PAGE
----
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The Regular Daily Practice of Venerable Master Sheng Yen

Venerable Master Sheng Yen mentioned in his autobiography "The Journey Home" that when he became a novice at the age of thirteen at Guangjiao Monastery in the Wolf Hills in Nantong, Jiangsu, China, his master required him to, firstly, prostrate to the Bodhisattva Avalokitesvara five hundred times every morning, to remedy his failure to memorize the contents of daily morning and evening services. After keeping this routine for three months, Venerable Master Sheng Yen could then memorize the contents of the liturgies so effortlessly that for the first time he became keenly aware of how beneficial keeping a routine is to Dharma practice.
After arriving in Taiwan, Venerable Master Sheng Yen once again took the tonsure to become a monk under Venerable Master Dong Chu. While in the Chung-Hwa Institute of Buddhist Culture, in addition to morning and evening services and sitting meditation, Venerable Master Sheng Yen also added a session of "The Great Compassion Repentance Ritual" to his daily practice, knowing that doing repentance prostrations would help reduce his numerous karmic obstacles in Dharma practice. Later on, when Venerable Master Sheng Yen went to southern Taiwan for a six-year solitary retreat, he still kept his routine of twice-daily practice and sitting meditation, despite being away from the monastery. In addition, every day he would first perform "The Great Compassion Repentance Ritual", followed by the "Amitabha Repentance Ritual" and, finally, ending with prostrations to the "Lotus Sutra", all with the aim of applying himself vigorously day and night, dare not having the slightest laziness.

While busying himself with a doctorate degree program, Venerable Master Sheng Yen still kept his unwavering twice-daily practice routine. He once said: "Monastics only have the necessities of life: we eat so we don't starve to death, take shelter so we don't freeze in winter, get up early each morning and go to sleep late every night and serve people during the day, as well as meditate, perform recitations and make prostrations in the morning and evening. We have no days off all year round, and no vacations for our entire lives." This shows the importance of a constant and relentless daily regular practice for monastics.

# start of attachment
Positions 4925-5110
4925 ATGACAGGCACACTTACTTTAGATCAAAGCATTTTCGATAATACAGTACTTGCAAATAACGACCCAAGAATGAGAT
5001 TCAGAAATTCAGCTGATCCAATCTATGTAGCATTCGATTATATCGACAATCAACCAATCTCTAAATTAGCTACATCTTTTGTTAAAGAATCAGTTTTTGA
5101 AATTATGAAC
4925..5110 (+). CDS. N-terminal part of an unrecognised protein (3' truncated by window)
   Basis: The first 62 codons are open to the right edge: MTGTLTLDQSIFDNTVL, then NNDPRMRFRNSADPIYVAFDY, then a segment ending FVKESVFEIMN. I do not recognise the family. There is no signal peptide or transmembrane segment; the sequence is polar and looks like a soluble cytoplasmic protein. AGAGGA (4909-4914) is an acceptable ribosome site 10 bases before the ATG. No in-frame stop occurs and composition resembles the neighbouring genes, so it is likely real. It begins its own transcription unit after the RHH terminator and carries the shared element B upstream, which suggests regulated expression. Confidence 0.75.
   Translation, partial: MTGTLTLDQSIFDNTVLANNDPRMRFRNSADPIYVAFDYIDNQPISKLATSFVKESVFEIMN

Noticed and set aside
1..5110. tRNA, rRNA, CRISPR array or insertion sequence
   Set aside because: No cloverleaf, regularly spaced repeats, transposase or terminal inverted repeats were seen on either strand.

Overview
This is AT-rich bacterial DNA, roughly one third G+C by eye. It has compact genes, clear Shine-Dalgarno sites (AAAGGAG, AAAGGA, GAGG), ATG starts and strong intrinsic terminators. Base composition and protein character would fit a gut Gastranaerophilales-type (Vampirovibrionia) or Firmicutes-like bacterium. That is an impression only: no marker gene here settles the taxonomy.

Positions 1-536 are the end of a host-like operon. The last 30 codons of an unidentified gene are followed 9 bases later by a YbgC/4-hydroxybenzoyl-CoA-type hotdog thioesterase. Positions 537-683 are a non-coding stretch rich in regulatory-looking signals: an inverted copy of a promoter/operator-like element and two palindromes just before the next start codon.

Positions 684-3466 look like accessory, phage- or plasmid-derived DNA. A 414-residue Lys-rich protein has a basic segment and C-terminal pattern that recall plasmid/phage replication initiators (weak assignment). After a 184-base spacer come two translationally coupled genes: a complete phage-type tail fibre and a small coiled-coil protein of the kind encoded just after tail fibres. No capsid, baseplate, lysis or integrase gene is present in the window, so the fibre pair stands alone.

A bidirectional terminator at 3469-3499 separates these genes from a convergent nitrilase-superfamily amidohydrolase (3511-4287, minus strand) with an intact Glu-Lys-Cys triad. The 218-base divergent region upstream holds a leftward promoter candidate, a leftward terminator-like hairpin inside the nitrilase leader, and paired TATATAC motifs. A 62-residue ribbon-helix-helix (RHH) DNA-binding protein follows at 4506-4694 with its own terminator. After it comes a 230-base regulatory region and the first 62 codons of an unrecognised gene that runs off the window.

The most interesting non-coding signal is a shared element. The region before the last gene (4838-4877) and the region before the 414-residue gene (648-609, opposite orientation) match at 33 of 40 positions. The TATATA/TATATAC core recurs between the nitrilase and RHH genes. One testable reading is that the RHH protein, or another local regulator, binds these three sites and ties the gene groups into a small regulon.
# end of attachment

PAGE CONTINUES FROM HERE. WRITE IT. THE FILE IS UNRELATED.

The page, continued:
Later on, Venerable Master Sheng Yen went back and forth between the U.S. and Taiwan to spread Dharma teachings and to teach meditation, while in the meantime founding Dharma Drum Mountain. Having experienced the power and benefits that regular practice brings to his self-cultivation, Venerable Master Sheng Yen maintained different regular routines during each stage of his life. Even toward the end of his life, Master Sheng Yen maintained his Dharma practice by continually chanting the Buddha's name anytime and anywhere, with prayer beads in hand. From his tonsure at the age of thirteen to his death at the age of eighty, Venerable Master Sheng Yen always met life's ups and downs with constant and persistent daily practice, and ceaselessly kept on advancing along the Way.

Extended Reading:

Morning and Evening Chanting as a Regular Monastic Practice

Innovations in Morning and Evening Services in Modern Day Monasteries

Morning and Evening Recitation Helps Mental and Physical Adjustment

The Regular Daily Practice of Venerable Master Sheng Yen

Daily Practice Q & A: Q1: Is it necessary to have a daily practice after studying Buddhism ?

Daily Practice Q & A: Q2: How does one choose a daily regular practice?

Daily Practice Q & A: Q3: If I don't finish my daily practice in time, do I have to make up for it on the same day?

Daily Practice Q & A: Q4: What is the difference between preliminary and daily practice?

Resource: Issue 326 of Life Magazine, Dharma Drum Publishing Corporation
Photos: Issue 326 of Life Magazine, Dharma Drum Publishing Corporation
Translation: Dharma Drum Mountain Translation Team
Editing: Shujen Yeh (葉姝蓁), Keith Brown